It always hurt. It still does and most likely always will. There’s a void, a gap, in my lineage that I try to desperately fill. Whether it is in making new friends, creating a community of people who feel like family, or even just doing research on a people who were once so alive and vibrant.
The void, of course, will never be filled. No matter what I try I will never know exactly who I am or where it is I come from. There is a direct cut, a gash, in my identity. I have no one to look back on and to ask what is my history?
Who were you and what was your life like? Is the person I am today making you proud?
Since there is no one to ask, I go within myself sometimes and basically make believe I am connecting with my ancestors. I ask them questions.
How do you want to be remembered? What stories do I pass on? Do I remember you daily or once a year on Holocaust Remembrance Day? Please, tell me. Guide me. Not only me, yet also all of the generations to come.
All of the collective tragedy of the millions slaughtered could not have been in vain. How do we ensure it was not in vain?
All of the survivors I have spoken with respond with the same answer. “Just don’t forget us.” Tell our stories. Remind people of the importance of tolerance and kindness.
The responses are filled with fear. There is an uncertainty as to how the stories and the lessons of the Holocaust will be passed on when the survivors are no longer here to tell their stories first hand.
I’m a 3rd generation descendant of survivors from Poland. My grandmother was the sole survivor of her family and my grandfather and his brother were the two survivors of their family. They were both very, very young.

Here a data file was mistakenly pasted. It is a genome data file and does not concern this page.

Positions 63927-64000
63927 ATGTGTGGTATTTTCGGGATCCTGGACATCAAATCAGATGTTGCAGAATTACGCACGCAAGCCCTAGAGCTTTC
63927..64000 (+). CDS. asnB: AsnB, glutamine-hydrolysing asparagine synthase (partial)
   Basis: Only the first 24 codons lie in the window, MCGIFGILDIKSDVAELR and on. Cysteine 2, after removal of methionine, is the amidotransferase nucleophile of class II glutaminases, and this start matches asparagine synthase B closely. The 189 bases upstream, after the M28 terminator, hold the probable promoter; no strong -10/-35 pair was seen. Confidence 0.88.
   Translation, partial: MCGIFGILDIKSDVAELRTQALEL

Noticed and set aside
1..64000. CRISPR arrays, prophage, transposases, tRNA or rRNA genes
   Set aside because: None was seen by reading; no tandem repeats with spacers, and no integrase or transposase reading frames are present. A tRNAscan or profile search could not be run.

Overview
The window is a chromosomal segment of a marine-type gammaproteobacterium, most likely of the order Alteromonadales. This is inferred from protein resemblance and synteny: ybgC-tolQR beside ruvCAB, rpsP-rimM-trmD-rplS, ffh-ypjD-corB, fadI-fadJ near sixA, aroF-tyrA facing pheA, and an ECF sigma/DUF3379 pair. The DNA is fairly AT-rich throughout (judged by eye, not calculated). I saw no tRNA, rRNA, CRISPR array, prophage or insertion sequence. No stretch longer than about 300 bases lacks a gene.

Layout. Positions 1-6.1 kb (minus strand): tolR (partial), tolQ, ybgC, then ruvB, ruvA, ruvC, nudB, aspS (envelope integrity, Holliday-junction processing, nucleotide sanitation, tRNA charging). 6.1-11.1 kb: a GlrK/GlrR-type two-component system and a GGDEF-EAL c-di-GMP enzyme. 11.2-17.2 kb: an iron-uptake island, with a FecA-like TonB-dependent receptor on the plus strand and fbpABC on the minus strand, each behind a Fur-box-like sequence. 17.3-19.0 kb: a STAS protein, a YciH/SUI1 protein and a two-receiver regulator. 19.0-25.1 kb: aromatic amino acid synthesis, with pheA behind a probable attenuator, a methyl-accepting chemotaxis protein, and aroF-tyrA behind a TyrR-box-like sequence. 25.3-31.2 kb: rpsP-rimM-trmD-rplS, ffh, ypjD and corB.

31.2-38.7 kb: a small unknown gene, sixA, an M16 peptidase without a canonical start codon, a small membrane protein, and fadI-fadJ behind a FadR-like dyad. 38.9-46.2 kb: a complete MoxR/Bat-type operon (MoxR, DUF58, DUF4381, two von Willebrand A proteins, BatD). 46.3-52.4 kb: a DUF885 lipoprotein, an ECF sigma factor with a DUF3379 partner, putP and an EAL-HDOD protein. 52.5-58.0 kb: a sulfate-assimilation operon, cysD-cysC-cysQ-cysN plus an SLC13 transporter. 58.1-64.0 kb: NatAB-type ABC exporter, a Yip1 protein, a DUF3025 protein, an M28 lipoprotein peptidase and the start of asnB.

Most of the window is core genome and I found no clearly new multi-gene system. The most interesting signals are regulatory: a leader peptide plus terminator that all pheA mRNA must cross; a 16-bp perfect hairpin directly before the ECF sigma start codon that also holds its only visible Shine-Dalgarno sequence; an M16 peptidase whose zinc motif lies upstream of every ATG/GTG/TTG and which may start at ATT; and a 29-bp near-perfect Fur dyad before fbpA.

Two years ago, on Yom HaShoah, my grandmother died. It felt very ironic and symbolic. It seemed as if she made peace with her past and with the world, and then abruptly, she left it.
I loved my grandmother. It is in her honor that I speak about the Holocaust in schools, conferences, and religious organizations. It is in her honor that I lead an upstanding life trying to impart kindness on all those that I meet. It is in the honor of all those that left the world in a way too harsh to think about, that I am a proud Jew. A Jew who is tolerant of all those different from her, yet always, always, concerned for the continuance and safety of the Jewish population.
I feel responsible for carrying on my ancestor’s legacy and stories, yet many other 3rd generations I have met question whether it is a responsibility they need to carry. In my opinion, it is our responsibility. If not us, then who? That is part of the reason I completed my life dream of writing a book for future generations for Holocaust and character education called 3rd Generation and Beyond. We must teach our children to be humanitarians and to know that they are important enough that in a time of chaos, they as individuals are important enough to stand up and do something.
How do we Never Forget? We remember in our everyday decisions. We teach our children how to be responsible for one another. We take pride in our Judaism. We actively become practicing Jews, even if that simply means lighting a candle on Shabbat. We connect with our ancestors in this way.
We connect with them through the traditions of our people that have carried us through thousands of years of tremendous ups and tremendous downs and will continue to carry us into our future.
May we always remember those who gave up so much in order for our heritage, our tradition, our faith to continue.
May we Never Forget.